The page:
Wisconsin protesters in Denver jeer and jibe across thin blue line

Protests erupted Tuesday as Tea Party and free market activists clashed with union members, politicians and union supporters who had gathered on the steps of the State Capitol to rally against Wisconsin legislation to eliminate collective bargaining for many of that state’s workforce.

Union supporters in Denver rally in support of Wisconsin Unions (Boven)

Union members and their supporters have held rallies across the U.S. in support of state employees who are protesting the Wisconsin bill. The bill, supported by Gov. Scott Walker as part of his budget plan, calls for all state employees, excluding firefighters and law enforcement employees, to lose their collective bargaining powers. Democrats there have refused to show up to the Wisconsin Capitol in order to avoid passage of the bill.

While state employees do not have the right to strike in Colorado and do not have binding arbitration rights in their contracts, members of Colorado WINS, the AFL-CIO, firefighters unions and others declared the bill supported by Walker as an opening salvo against unions across the country.

What is happening in Wisconsin is the opening shot in a war on working families,” Diane Schroeder, a member of the International Association of Fire Fighters, Aurora Local 1290 told the audience, “Do not be deceived. This is not just an attack on public employees, this is an attack on the middle class.”

Other speakers said it was corporate tax breaks, not workers’ pensions, that broke the state budget. They said it was the workers who are now being asked to take the fall.

Democratic members of the Colorado State Senate, including Senate President Brandon Shaffer, stood with union members on the steps, while members of the House–still in a debate on the floor–came out on the balcony to wave to a cheering crowd. U.S. Congressman Ed Perlmutter also spoke to the crowd.

Democrats wave from Capitol balcony. (Boven)

“Clearly we are here in solidarity with the middle class and working folks that have been at the end of the line for too long. It is time that we listen to the backbone of this country and not just to the money of this country,” Senate Majority Leader John Morse, D-Colorado Springs, told the Colorado Independent. “It is one person, one vote. The fact that you have a billion dollars doesn’t give you more than one vote.”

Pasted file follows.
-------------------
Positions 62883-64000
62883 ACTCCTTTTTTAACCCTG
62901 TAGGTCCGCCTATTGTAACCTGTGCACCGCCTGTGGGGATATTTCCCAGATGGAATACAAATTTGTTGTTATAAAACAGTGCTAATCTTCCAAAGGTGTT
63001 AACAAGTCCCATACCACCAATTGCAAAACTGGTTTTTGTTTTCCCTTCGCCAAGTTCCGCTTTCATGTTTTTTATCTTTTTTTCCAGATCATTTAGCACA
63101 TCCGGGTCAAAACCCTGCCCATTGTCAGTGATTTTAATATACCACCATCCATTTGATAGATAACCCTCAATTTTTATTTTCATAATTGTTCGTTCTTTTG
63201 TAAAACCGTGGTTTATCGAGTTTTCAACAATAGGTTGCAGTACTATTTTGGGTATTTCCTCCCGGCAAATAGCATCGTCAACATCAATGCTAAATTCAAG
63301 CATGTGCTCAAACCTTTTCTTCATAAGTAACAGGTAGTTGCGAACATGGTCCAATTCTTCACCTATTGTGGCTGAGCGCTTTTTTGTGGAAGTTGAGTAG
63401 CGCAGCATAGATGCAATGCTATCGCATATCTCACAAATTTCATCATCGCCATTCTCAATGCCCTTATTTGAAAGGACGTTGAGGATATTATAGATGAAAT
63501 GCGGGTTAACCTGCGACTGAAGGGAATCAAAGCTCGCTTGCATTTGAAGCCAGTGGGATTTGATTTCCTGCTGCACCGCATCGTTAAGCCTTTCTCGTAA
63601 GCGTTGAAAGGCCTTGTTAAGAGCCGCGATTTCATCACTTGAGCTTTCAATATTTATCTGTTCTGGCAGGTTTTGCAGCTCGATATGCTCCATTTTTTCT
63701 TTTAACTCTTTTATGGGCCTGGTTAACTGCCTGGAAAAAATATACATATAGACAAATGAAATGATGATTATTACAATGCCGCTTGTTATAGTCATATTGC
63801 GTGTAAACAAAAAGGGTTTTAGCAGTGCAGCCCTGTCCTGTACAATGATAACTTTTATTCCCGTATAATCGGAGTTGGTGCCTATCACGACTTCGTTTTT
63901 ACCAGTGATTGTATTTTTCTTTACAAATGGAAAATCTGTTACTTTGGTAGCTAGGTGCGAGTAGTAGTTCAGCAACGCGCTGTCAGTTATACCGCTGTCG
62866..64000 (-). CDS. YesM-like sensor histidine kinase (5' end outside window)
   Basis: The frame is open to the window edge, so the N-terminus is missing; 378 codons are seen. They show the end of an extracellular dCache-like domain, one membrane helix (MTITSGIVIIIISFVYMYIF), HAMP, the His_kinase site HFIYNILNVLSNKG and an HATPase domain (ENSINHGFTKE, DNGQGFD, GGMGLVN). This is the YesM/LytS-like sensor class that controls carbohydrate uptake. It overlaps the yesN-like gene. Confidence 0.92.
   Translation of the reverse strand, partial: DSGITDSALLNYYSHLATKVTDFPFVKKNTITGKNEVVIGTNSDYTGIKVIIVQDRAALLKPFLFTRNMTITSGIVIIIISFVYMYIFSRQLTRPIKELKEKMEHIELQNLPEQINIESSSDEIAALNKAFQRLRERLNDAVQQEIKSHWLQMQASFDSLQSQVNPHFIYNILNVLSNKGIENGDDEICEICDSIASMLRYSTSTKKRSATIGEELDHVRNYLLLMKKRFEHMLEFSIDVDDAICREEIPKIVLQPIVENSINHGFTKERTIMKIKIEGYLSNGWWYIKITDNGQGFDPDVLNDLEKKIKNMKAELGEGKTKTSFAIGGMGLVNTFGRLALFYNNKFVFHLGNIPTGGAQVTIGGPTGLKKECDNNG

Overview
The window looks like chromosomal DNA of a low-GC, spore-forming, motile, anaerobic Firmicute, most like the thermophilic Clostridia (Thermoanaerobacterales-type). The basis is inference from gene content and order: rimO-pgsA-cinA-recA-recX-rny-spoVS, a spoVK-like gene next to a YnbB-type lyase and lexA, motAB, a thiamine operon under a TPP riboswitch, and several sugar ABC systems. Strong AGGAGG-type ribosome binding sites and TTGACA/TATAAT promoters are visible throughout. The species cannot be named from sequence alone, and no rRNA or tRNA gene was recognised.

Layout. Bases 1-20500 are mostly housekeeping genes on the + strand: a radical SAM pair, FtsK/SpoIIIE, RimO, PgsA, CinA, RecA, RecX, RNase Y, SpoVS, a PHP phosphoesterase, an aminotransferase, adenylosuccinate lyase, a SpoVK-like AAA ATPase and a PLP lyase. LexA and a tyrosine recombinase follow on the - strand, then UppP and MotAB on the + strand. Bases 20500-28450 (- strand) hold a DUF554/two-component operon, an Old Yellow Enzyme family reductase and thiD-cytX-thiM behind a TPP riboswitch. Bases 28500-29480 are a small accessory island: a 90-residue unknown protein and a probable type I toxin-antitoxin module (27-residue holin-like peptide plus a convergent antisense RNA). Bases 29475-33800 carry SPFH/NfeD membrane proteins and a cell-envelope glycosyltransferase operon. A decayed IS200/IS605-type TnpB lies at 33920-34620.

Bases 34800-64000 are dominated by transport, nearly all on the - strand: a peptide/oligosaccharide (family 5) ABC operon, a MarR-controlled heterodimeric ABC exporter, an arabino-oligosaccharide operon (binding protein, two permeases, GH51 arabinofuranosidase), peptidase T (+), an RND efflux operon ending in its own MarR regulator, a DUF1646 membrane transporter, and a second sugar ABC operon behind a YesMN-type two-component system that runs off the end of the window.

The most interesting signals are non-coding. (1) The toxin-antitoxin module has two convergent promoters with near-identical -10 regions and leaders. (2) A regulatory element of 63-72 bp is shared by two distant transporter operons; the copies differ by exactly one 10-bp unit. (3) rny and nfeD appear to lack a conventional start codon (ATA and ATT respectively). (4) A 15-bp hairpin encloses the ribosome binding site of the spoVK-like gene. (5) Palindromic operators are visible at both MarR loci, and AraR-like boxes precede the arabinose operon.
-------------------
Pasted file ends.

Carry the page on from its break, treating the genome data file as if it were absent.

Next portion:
Morse said that any legislation similar to Wisconsin’s that would be pushed by Republicans in the Colorado Legislature would likely face a “rational” end in the Senate.

Denver mayoral candidate Doug Linkhart was also amongst the crowd at the Union rally. Linkhart told the Independent that he was there in support of the middle class and was rising against what he called a race to the bottom. “People think that you create prosperity by cutting jobs and salaries and it is just the opposite,” Linkhart said.

An opposing rally, held on the sidewalk below the Capitol, was visited by Republican members of the Senate Shawn Mitchell, Broomfield, and Bill Cadman, Colorado Springs. The area quickly turned into a flash point with police and sheriffs forced to form a line between union and free market supporters as both sides gathered to hurl taunts at one another.

Union opposition rally (Boven)

Statements like “Tax the rich,” “Wall Street tools,” “We follow Walker,” and “Union thugs” helped to ignite passions on both sides of the divide.

John Robins, a plumber from Arvada, said that workers who would join unions are out of their mind. He said that it was unfair that public workers should enjoy the benefits of a pension plan paid on the backs of the rest of Colorado.

On the other side of the divide a union supporter, who was not a member herself, said unions were needed to maintain the power of the middle class.

“Over the years I have been concerned about the direction our government is headed and the control of big money,” Erica Parker, a resident of Denver, said. “I feel that unions are integral to the continuation of the middle class.”

Speaking with a megaphone, Matt Arnold, founder of Clear the Bench, said workers have the right to voice their concerns in the private sector. However, he said once one side controls all sides of the bargaining table that is not Democracy. “That is nothing but crony politics and crony capitalism, the new robber barons are those guys.”

Phil Hayes, political director for the Colorado AFL-CIO, told the Colorado Independent that he thought those opposing his group should take another look at their platform.

“We are protesting against the imposition of the government on the people… I just want some consistency,” Hayes said.

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